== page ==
In a recent interview with the Investing News Network (INN), eMetals (ASX:EMT) Exploration Manager Roland Gotthard discussed the company’s exploration results from the Poona rare metals project, which strongly indicate nickel sulphide mineralisation supported by highly anomalous and highly significant platinum-group elements (PGEs) assays.

The project, which is located 70 kilometres northwest of Cue in the Murchison Domain of the Yilgarn Craton in Western Australia, is also prospective for lithium-caesium-tantalum pegmatite mineralisation.

eMetals Exploration Manager Roland Gotthard said the company started out in the lithium space in Poona, where soil samples indicated there was nickel, copper and cobalt. The level of nickel — 0.15 percent — was quite high.

“The cobalt and copper (soil samples) were saying there’s a real chance of nickel sulphides here,” he said. “The key is that the sulphide is much easier to get out of the rock.”

Gotthard explained that the company ran these samples for PGEs, which is a sensitive indicator of the presence of sulphides. The PGE results included the presence of elevated platinum (up to 54 ppb) and palladium (up to 23 ppb) in soil samples, which is consistent with the elevated nickel, copper and cobalt sourced from PGE-enriched magmatic sulphides.

“To put that into context, some of the more well-known nickel prospects in Western Australia at the moment (have) similar levels of PGE and known sulphide,” he said. “So the indications that they’re sulphides within the fresh rock (means) we have to now complete the soil program that’s going on at the moment and get the results back.”

Gotthard added that once those results do come back, the company will be looking at doing some electromagnetic geophysics to define bedrock conductor and then begin drilling sometime in the new year.

When it comes to putting drilling in motion, Gotthard said the company has to get permission from local stakeholders to be able to proceed, which he said can be an expensive and long process.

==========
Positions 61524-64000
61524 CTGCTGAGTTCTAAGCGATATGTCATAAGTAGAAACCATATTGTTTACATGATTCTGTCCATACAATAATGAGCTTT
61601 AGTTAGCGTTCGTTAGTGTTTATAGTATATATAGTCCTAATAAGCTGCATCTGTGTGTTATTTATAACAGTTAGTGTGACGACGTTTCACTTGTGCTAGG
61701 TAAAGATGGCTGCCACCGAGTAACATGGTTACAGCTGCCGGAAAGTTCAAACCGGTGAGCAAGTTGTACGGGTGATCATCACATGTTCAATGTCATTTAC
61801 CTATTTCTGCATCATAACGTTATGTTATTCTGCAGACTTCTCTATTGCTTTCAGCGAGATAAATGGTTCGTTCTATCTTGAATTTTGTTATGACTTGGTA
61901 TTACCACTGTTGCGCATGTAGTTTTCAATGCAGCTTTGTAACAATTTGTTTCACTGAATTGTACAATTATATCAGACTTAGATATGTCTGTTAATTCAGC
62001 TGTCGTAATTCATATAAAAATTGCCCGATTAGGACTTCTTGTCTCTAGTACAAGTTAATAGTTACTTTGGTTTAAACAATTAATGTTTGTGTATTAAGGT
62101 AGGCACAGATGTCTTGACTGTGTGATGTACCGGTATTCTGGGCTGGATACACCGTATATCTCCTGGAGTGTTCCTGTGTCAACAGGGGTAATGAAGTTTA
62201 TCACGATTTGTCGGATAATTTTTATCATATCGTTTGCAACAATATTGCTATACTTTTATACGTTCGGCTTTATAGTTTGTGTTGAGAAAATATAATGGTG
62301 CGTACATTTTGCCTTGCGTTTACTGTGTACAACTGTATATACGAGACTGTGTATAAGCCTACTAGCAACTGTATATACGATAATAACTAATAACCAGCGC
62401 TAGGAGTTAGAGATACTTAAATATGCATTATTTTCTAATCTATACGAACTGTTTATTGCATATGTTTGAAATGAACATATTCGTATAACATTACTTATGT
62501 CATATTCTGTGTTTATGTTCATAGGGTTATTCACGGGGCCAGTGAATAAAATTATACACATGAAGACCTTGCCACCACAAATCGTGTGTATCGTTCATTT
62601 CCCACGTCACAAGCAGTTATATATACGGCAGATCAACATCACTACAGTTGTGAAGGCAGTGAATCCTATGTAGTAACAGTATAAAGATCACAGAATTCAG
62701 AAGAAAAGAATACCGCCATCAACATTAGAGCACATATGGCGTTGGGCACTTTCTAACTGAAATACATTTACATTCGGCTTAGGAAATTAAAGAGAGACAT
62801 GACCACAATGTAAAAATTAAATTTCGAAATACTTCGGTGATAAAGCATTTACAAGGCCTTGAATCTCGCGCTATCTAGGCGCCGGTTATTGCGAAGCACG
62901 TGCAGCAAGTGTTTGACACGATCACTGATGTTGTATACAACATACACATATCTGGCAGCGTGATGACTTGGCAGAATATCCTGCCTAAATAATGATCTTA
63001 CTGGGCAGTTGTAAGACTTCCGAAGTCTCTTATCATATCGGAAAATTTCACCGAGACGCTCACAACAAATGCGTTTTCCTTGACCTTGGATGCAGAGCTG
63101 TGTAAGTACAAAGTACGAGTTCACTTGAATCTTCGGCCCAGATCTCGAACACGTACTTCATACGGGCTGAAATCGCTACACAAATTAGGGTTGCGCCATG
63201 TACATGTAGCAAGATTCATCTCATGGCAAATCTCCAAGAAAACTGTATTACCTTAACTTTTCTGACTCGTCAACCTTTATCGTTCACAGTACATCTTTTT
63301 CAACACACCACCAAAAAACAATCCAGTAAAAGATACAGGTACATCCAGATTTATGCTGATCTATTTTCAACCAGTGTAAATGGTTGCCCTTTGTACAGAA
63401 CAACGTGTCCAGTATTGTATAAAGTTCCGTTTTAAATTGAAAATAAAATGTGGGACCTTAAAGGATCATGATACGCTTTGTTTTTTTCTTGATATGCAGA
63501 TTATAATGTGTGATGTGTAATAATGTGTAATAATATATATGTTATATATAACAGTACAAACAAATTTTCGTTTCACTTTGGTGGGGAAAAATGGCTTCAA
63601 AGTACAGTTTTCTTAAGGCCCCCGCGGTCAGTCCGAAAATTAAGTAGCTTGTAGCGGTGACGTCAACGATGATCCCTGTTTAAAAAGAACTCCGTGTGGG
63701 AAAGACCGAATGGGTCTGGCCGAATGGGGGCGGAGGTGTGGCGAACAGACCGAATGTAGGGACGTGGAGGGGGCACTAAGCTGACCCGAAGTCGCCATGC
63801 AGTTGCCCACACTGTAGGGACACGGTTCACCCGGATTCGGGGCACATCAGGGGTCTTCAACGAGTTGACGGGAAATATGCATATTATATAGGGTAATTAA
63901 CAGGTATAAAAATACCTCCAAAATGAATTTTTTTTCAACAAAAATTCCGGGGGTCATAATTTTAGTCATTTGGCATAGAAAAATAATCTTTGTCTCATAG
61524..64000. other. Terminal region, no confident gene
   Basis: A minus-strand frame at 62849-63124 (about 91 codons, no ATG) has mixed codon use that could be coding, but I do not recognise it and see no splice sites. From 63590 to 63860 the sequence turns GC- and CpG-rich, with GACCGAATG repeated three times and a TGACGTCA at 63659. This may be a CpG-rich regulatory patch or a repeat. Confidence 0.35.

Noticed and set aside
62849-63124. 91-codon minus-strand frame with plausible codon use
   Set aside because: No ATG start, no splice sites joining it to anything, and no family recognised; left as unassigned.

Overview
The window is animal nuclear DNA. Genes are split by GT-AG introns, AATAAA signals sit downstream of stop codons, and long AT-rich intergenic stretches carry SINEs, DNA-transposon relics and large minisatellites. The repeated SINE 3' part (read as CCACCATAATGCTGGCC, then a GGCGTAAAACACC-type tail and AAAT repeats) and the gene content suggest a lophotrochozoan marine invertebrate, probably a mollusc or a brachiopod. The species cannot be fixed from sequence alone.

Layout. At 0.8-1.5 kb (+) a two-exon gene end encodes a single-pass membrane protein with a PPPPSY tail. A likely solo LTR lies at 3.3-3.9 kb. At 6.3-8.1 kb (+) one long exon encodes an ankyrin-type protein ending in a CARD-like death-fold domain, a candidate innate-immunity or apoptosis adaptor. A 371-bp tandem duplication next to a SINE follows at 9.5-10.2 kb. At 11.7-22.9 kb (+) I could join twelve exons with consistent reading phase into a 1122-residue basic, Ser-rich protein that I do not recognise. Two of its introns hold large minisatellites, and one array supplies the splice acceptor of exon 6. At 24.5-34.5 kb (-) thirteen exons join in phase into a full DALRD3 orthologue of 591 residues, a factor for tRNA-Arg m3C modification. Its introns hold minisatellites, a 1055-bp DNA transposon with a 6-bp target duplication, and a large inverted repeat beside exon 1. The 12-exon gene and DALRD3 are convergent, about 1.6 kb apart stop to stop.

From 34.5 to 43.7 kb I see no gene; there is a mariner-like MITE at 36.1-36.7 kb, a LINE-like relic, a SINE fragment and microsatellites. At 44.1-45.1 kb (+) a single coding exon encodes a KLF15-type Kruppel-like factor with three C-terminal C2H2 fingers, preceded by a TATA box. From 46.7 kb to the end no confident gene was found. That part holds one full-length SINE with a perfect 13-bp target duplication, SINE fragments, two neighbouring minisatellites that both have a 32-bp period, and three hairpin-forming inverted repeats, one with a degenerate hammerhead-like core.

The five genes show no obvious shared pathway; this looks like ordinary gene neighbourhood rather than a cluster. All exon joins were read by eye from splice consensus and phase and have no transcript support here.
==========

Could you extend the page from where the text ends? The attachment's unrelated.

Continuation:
“We want to do that right so that we’ve got the stakeholder engagement going forward,” he told INN, which includes hospitals and Indigenous people.

Gotthard explained that the first stage is to define the geochemical footprint and then use the geophysics to investigate the drill targets. The company is currently looking at a 9 kilometre strike length of prospective rocks, and somewhere within that stretch — where most nickel deposits are only 200 or 300 metres long — eMetals will need to identify anywhere between a 200 and 500 zone to put the drill holes into it.

While the drill targets are solely focused on nickel, Gotthard said that there are plenty of other opportunities on the project, including lithium, cesium and tantalum. He said that eMetals also has other tenements in the area for an additional 700 square kilometres of ground that the company has an application for, and which Gotthard said will be explored next year.

For more on what Gotthard had to say about the Poona rare metals project and the company’s additional projects, watch the video above.


This interview is sponsored by eMetals (ASX:EMT). This interview provides information that was sourced by the Investing News Network (INN) and approved by eMetals in order to help investors learn more about the company. eMetals is a client of INN. The company’s campaign fees pay for INN to create and update this interview.

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